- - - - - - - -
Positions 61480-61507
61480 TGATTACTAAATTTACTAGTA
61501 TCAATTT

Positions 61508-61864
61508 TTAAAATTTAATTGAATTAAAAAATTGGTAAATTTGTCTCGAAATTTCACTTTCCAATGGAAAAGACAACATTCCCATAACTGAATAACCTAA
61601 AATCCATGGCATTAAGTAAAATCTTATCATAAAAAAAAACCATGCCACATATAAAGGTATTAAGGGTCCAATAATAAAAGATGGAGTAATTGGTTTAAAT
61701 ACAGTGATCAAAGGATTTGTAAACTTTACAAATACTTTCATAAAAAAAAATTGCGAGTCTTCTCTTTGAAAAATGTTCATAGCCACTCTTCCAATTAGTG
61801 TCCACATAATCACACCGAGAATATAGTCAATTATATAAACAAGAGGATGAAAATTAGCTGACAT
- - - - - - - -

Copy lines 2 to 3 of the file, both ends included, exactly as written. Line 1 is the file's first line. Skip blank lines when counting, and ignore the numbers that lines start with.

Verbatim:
61480 TGATTACTAAATTTACTAGTA
61501 TCAATTT